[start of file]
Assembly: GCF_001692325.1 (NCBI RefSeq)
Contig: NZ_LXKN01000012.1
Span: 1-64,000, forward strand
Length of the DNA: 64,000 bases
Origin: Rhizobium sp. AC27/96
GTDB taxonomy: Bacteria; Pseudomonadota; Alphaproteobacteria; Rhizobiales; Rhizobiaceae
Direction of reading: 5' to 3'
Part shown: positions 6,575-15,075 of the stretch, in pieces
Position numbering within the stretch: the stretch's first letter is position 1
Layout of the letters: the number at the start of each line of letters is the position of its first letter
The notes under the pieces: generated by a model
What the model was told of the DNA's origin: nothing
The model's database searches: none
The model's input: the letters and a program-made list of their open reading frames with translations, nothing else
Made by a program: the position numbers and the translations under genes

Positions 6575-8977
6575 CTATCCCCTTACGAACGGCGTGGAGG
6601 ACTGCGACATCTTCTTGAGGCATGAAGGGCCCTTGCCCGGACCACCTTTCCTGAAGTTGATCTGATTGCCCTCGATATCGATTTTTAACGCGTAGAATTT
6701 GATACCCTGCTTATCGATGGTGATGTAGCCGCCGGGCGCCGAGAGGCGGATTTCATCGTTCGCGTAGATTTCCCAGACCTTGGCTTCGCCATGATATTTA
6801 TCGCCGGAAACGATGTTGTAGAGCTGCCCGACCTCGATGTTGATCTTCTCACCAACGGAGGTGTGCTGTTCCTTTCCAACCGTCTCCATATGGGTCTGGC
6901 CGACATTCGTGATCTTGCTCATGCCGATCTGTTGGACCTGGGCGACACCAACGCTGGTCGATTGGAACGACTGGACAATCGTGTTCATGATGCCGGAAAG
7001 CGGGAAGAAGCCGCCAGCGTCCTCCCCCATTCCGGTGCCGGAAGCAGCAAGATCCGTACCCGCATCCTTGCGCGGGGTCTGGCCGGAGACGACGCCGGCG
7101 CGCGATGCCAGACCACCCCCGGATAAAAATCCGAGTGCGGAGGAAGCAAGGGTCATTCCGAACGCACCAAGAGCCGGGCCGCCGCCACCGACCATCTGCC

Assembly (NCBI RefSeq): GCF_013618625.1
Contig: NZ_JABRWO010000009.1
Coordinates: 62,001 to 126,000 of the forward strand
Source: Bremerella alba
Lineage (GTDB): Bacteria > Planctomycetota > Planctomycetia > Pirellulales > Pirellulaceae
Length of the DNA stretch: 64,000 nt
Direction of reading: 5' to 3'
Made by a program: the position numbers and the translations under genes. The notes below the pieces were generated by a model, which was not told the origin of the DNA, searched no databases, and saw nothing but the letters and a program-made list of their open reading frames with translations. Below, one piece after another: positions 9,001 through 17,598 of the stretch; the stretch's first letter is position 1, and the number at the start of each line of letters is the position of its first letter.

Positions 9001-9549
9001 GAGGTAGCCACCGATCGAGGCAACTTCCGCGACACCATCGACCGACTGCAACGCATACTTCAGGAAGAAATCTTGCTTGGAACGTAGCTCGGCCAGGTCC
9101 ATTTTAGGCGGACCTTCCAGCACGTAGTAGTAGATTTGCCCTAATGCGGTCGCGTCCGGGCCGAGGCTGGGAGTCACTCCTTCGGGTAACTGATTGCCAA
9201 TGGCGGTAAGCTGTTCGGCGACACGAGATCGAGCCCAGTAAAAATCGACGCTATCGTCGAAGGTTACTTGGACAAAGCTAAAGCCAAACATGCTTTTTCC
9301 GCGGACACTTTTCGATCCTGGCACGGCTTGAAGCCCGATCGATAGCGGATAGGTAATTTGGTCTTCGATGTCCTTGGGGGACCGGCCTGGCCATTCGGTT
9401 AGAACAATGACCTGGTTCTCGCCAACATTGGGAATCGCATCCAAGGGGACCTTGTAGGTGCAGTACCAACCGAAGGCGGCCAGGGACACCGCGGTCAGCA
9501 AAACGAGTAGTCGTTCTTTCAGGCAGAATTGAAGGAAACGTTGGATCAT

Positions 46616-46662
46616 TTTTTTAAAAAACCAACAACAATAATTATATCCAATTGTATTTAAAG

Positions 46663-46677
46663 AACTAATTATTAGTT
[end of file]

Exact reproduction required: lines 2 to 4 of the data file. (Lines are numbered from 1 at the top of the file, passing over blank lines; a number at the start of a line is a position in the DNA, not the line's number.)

Contig: NZ_LXKN01000012.1
Span: 1-64,000, forward strand
Length of the DNA: 64,000 bases